Options for SABMiller after Heineken's purchase of FEMSA
- January 13, 2010
||acquisition announcement, January 2010
||FEMSA Cerveza (Mexico), no.2 domestic beer producer
||Heineken NV (Holland), global no.2 beer producer
||FEMSA CV (Mexico), leading domestic soft drinks, retail and beer group
||no.2 market position in Mexico, transformation in Americas, global consolidation, brands
||20% stake in global no.2 brewer, focus on soft drinks and retail businesses
||SABMiller was also in the race to acquire FEMSA Cerveza
After this superb acquisition by Heineken, SABMiller has fallen even further behind its main rivals, InBev and Heineken, in the global beer consolidation race. Roughly, the last two years have seen SAB drop from global no.1 to no.3 in revenue terms. Surely it's urgent now for SAB to acquire a major international group; candidates include Molson, Foster's and Efes.
FEMSA looks like a dream acquisition for Heineken. The group has gained the no.2 market position in Mexico, and a platform in the Brazilian market. Those countries are described by the group, respectively, as the fourth and second largest 'profit pools' in global beer.
In addition, FEMSA brings two ambassador brands of Mexican beer, Dos Equis and Sol; double-digit growth in exports in 2009, to the US and beyond, testify to their strength.
On top of that, FEMSA delivers strong financials (see profile). Given that the deal was shares -only, and the fact that the net debt ratio of the acquired business is the same as that of Heineken, the group is able, post -transaction, to keep its own ratio to just over x3 EBITDA.
Plus the valuation is attractive, at only x11 EBITDA; the economic value of the Heineken shares is clearly higher than the equivalent amount in cash, to FEMSA (about 10% higher by our estimate).
In the last two years, Heineken has co-acquired Scottish & Newcastle in Europe, and now FEMSA Cerveza in Latin America. Meanwhile, InBev has merged with Anheuser-Busch in the US. By comparison, SAB's last mega -merger was with Miller in the US, as far back as 2002.
It's not as though SAB has been inactive in M&A, in that time; only the deals have been relatively small and national or regional, in Zambia, China, Russia, Romania and Ukraine (Sarmat). The one exception was Grolsch, purchased in 2007, but that was rather a premium brand internationalisation play.
SAB has the balance sheet strength for a big deal. The group's net debt ratio at y/e FY 2009 was just over x2 EBITDA; for it to increase to Heineken's level of x3, SAB would have the warchest to make a cash acquisition of nearly âŹ 3 bln.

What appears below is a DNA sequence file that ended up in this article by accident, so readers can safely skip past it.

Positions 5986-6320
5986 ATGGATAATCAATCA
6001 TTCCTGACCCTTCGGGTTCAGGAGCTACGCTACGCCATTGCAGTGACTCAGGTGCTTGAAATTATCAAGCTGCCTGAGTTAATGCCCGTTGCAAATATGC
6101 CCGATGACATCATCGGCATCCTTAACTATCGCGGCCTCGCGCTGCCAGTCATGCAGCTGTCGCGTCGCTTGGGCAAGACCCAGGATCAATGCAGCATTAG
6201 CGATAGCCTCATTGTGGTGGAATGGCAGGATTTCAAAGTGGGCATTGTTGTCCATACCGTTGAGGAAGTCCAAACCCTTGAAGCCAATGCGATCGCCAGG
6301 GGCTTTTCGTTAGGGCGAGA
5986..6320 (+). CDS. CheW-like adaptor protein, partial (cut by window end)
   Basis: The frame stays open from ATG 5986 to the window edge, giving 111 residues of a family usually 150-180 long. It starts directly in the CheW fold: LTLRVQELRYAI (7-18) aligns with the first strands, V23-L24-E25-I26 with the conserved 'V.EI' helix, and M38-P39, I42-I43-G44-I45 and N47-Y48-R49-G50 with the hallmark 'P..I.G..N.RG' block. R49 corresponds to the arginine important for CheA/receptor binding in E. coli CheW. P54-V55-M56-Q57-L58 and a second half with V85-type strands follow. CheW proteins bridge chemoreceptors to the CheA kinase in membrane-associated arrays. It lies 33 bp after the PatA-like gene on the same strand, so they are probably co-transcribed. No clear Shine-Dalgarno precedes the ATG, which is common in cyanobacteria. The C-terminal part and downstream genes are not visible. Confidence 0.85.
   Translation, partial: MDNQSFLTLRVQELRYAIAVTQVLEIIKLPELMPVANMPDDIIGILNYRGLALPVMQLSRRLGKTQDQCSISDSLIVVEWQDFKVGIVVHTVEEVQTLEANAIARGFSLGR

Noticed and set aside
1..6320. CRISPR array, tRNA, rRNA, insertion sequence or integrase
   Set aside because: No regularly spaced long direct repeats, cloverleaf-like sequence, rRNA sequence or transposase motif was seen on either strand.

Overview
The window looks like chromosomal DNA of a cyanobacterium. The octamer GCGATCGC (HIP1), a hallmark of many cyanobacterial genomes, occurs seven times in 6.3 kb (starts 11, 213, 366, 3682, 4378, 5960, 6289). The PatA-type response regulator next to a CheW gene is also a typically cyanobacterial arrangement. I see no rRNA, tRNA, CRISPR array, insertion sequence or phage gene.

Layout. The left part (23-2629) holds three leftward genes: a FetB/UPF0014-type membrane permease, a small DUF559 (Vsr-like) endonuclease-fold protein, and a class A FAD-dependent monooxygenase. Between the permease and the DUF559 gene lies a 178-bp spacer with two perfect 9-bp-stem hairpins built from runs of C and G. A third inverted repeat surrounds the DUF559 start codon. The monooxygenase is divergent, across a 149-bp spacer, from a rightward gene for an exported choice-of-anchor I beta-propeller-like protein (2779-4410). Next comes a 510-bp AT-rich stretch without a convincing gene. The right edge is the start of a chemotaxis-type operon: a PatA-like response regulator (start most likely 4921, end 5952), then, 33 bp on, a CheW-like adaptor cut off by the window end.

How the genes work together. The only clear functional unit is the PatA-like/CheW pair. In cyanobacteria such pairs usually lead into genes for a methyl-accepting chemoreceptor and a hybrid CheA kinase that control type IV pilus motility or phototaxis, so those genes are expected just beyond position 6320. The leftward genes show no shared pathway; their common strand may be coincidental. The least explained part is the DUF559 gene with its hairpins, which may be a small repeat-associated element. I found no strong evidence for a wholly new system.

The most low-hanging candidate is Molson Coors; market leader in Canada, no.2 in the US with 30% share, and significant in the UK. That group would add nearly âŹ 2 bln in revenue to SAB, allowing it to catch up with Heineken in the global league.
On the other hand, SAB already controls the biggest part of Molson, through its 60% holding in MillerCoors in the US. Besides which, that group is in decline in volume terms, has limited exposure to developing markets, and its main brands are nationally -restricted (Molson in Canada, Coors in the US, Carling in Britain).
Foster's is arguably a better option for SAB, given that brand's strong international presence, as the ambassador of Australian lifestyle; not to mention that group's no.1 position in the Australian market, with over 50% share.
SABMiller has been courting Foster's for some time. Since 1993, Miller has been the marketing and sales partner for Foster's in the US, taking over the brewing rights also in that market in 2007. Plus, in 2006, SAB acquired all of Foster's assets in India, including the licence for the brand.
In addition, SAB has been trying hard to break into the Australian market, a duopoly between Foster's and Lion Nathan, by acquiring the minor Bluetongue brand in 2007, and building a new brewery through Pacific Beverages, its joint-venture in that market with Coca-Cola.
Thwarting such a takeover is Foster's troubled wine business, which makes up around 40% of that group's âŹ 3 bln in sales revenue.
On the other hand, wine is now profitable again for Foster's, and its 'tail brands' have been parked in a joint venture managed by Vok Beverages. So SAB might acquire Foster's, and take its time over divesting the wine portfolio.
Finally we turn to Anadolu Efes. For some time Glenboden has tipped that business as a consolidation candidate, given the financial burden of its expansion in Eurasia, and the way it's milking its 85% market share in Turkey, through a staggering 45% EBITDA margin, in order to fund that.
Efes is not only the near -monopolist in Turkey; it's also the no.4 player in Russia, with 5 -10% market share, and a leading or major player in other countries in that region, namely Kazakhstan, Serbia, Moldova and Georgia.
In fact EBI, Efes' non -Turkey business, has started to break even, after financing costs, in Q3 2009, and has an EBITDA margin of over 20%, making the group more attractive as an acquisition candidate.
Overall, the Efes group would bring nearly âŹ 1,5 bln of incremental revenue to SAB, in developing Eurasian countries with favourable demographics.
There's a major negative here for SAB, however. Having run out of its own M&A steam in recent years, Efes created a joint-venture in 2008, to enter the Uzbekistan market and to pool assets in Kazakhstan and Serbia. The partner ? Heineken.